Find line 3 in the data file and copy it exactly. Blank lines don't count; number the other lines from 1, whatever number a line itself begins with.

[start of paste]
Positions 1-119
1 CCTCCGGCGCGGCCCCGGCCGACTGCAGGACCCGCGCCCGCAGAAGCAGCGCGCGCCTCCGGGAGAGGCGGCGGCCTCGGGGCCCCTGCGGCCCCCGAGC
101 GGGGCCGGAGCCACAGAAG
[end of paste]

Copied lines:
101 GGGGCCGGAGCCACAGAAG